Additionally, as described below in the respective product sections the product Rescon GG is also misbranded under 502(f)(2) of the Act because the product's labeling fails to bear the required warnings for expectorant drug products. Lastly, the product Liquibid D-R is misbranded under 502(a) of the Act because the principal display panel describes the product as a "Decongestant/Moisturizer" when such is not the case.

Certuss, Certuss-D, and Trexbrom

Certuss, Certuss-D, and Trexbrom contain the active ingredient chlophedianol, which is an acceptable antitussive active ingredient. However, chlophedianol cannot be combined with the particular active ingredients phenylephrine (in the case of Trexbrom) or guaifenesin (in the cases of Certuss and Certuss-D) because there is no way to write adequate directions for use that would meet the dosing direction and dosage limit requirements for each individual active ingredient (21 CFR 341.40). For example, the monograph states phenylephrine and guaifenesin are to be dosed every 4 hours (21 CFR 341.80(d)(1) and 21 CFR 341.78(d), respectively) and chlophedianol is to be dosed every 6 to 8 hours (21 CFR 341.74 (d)(1)). Therefore, if chlophedianol is used in combination with either phenylephrine or guaifenesin, there is no way to write directions for use with a dosing interval that works for each of these active ingredients.

Tekral

This product contains the active ingredients diphenhydramine HCI 50mg and pseudoephedrine HCI 60mg and the directions for use section of the labeling states this product is to be used for adults and children 12 years of age and over every 4 to 6 hours. The description of the drug product on the principal display panel states that this product is an antihistamine/antitussive/nasal decongestant and the active ingredient section of the drug facts labeling describes diphenhydramine HCI as an anithistamine/antitussive. Diphenhydramine HCI 50mg is an acceptable antihistamine active ingredient when given every 4 to 6 hours (21 CFR 341.72(d)(7)). However, when diphenhydramine is used as an antitussive it should be dosed at 25mg every 4 hours (21 CFR 341.74(d)(1)(v)). Since Tekral contains diphenhydramine 50mg to be used every 4 to 6 hours the formulation/directions for use of this product do not meet requirements described in the final cough/cold monograph for antitussive drug products.

Rescon GG

This product contains a pictorial of the ear along with the claim Eustachian tube decongestant that appears on the principal display panel. The Uses section of the drug facts labeling also states "relieves congestion of sinuses, eustachian tubes .... " Eustachian tube decongestant is not acceptable indication under the final cough/cold monograph. The product labeling is also missing important Warning information. For example, the labeling does not state the following warning required for expectorant drug products, "Do not take this product for persistent or chronic cough such as occurs with smoking, asthma, chronic bronchitis, or emphysema, or where cough is accompanied by excessive phlegm (mucus) unless directed by a doctor," see 21 CFR 341.78(c)(2).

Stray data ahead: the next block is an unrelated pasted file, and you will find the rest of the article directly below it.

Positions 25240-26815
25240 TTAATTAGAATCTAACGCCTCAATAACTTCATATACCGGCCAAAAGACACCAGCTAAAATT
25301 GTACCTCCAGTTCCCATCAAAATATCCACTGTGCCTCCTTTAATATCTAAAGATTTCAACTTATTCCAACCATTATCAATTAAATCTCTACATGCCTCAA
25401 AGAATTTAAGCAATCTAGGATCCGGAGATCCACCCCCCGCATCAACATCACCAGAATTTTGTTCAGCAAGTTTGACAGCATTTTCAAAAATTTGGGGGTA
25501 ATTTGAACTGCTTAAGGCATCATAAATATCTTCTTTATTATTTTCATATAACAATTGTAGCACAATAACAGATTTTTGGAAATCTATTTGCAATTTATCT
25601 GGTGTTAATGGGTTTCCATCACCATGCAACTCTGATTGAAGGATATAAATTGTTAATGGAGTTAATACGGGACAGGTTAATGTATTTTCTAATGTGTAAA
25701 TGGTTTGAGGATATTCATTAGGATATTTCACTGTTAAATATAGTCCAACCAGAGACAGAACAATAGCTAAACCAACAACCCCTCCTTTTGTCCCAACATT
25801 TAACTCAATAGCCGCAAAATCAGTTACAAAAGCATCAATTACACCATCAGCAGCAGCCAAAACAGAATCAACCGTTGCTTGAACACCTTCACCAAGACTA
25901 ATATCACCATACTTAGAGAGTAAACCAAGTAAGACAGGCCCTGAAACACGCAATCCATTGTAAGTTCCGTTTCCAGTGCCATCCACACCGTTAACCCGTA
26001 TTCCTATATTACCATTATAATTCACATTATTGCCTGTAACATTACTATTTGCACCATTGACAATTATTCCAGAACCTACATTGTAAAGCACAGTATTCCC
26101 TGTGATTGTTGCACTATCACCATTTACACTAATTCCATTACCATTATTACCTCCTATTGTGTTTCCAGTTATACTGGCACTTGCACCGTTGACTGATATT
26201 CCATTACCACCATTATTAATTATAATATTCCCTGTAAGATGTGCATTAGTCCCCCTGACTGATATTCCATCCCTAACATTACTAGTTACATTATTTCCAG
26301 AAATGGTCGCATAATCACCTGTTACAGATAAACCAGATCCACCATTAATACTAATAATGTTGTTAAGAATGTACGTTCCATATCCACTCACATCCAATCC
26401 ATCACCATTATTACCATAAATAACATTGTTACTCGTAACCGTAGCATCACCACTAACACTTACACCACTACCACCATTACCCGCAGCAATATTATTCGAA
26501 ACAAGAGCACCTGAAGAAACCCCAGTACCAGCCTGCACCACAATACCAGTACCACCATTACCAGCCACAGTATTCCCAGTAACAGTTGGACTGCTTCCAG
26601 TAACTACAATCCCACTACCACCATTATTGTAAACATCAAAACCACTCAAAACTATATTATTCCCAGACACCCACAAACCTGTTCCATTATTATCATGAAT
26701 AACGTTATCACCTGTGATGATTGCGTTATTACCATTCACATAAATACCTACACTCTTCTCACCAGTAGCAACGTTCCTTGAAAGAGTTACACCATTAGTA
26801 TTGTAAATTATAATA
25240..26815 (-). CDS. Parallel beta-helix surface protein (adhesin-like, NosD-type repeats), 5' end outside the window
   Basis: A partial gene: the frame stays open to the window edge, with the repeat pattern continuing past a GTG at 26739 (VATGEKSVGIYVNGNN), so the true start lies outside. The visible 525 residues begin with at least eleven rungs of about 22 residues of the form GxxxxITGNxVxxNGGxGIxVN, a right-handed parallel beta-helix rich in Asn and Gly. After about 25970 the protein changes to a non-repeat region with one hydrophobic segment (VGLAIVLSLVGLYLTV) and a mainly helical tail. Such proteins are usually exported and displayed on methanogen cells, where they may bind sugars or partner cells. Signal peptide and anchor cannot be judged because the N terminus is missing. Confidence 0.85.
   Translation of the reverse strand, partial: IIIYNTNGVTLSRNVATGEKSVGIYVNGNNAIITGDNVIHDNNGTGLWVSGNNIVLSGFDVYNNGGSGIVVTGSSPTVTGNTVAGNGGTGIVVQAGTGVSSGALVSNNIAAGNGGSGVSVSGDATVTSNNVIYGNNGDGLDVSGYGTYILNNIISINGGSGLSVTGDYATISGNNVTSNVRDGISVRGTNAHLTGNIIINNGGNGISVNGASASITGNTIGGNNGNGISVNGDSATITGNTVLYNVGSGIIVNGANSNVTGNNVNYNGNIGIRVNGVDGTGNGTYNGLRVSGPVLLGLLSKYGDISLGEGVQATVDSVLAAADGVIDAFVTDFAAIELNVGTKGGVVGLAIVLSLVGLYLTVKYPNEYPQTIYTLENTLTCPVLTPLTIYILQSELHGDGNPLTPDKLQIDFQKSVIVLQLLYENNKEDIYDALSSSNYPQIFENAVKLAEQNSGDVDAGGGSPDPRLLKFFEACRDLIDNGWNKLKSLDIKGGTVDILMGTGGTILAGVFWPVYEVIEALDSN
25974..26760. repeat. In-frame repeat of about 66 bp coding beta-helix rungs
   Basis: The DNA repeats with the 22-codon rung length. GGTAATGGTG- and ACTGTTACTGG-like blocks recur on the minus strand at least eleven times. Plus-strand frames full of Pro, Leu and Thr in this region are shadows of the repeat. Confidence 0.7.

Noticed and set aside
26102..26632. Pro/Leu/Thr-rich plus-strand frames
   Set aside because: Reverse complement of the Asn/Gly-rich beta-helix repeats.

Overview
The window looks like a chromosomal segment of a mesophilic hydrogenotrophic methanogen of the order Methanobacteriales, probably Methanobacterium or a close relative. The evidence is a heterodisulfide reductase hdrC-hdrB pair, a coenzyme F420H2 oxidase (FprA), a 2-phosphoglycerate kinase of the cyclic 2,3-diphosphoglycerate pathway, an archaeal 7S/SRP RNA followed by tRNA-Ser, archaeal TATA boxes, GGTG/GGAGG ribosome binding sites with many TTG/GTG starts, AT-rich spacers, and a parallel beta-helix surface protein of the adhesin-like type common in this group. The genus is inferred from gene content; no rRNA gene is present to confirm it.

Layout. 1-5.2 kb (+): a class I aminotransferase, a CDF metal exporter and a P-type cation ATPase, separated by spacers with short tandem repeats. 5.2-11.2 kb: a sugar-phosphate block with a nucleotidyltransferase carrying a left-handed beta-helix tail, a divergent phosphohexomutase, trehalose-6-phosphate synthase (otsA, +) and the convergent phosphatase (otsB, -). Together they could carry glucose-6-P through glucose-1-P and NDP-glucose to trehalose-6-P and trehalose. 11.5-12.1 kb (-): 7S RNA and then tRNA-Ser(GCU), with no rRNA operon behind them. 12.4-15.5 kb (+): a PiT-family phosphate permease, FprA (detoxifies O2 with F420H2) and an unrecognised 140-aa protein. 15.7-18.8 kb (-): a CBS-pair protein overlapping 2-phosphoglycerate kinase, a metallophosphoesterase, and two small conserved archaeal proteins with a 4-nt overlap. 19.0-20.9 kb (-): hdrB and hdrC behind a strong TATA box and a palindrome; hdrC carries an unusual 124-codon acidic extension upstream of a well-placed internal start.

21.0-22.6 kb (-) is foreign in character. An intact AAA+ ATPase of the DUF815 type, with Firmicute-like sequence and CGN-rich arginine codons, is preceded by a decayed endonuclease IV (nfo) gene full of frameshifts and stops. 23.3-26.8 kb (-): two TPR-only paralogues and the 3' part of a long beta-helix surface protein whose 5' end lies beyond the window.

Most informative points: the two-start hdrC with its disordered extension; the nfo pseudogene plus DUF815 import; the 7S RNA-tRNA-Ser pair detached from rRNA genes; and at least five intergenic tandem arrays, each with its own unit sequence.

Rescon and Rescon OM

Rescon and Rescon OM contain the active ingredient dextromethorphan hydrobromide 20mg and dextromethorphan 10mg respectively. The labeled directions for use for both products state that they are to be used every 4 to 6 hours. For adults and children 12 years of age and over, dextromethorphan hydrobromide 10mg to 20mg is an acceptable antitussive active ingredient when given every 4 hours or 30mg every 6 to 8 hours (21 CFR 341.74(d)(1)(iii)). Since these products are to be used every 4 to 6 hours the amount of dextromethorpan hydrobromide is acceptable when used every 4 hours but insufficient when used every 6 hours. Therefore, the formulation/directions for use for these products do not meet the requirements described in the final cough/cold monograph for antitussive drug products.

Liquibid D-R

This product contains the active ingredients guaifenesin 400mg and phenylephrine HCI 10mg. The drug facts panel appropriately describes these ingredients as an expectorant for guaifenesin and a nasal decongestant for phenylephrine. However, the principal display panel misleadingly identifies this product as a decongestant and moisturizer when the product's stated purpose is as a decongestant and expectorant.

You should take prompt action to correct the violations cited in this letter. Failure to promptly correct these violations may result in legal action without further notice including, without limitation, seizure and injunction. Other federal agencies may take this warning letter into account when considering the award of contracts. Additionally, FDA may withhold approval of requests for export certificates, or approval of pending drug applications listing your facility, until the above violations are corrected. FDA may re-inspect to verify corrective actions have been completed.

Within fifteen working days of receipt of this letter, please notify this office in writing of the specific steps that you have taken to correct and prevent the recurrence of violations, and provide copies of supporting documentation. If you cannot complete corrective actions within fifteen working days, state the reason for the delay and the date by which you will have completed the corrections.

Additionally, if you no longer manufacture or distribute the drug product(s) at issue, provide the date(s) and reason(s) you ceased production.

Your response should be sent to the Food and Drug Administration, Dallas District Office, 4040 N. Central Expressway, Suite 300, Dallas, TX 75204, to the attention of Elvia J. Cervantes, Compliance Officer. Should you have any questions concerning this letter, you can contact Elvia Cervantes at (214) 253-5236.
 

Sincerely,
/S/
Reynaldo R. Rodriguez, Jr.
Dallas District Director
 

Miles B. Davis, R.Ph., Ph.D., President and CEO
Sovereign Pharmaceuticals, Ltd.
7590 Sand St.
Fort Worth, TX 76118-6977
 

cc: David E. Brown, Chief Executive Officer
Capellon Pharmaceuticals, LTD
7509 Flagstone St.
Fort Worth, Texas 76118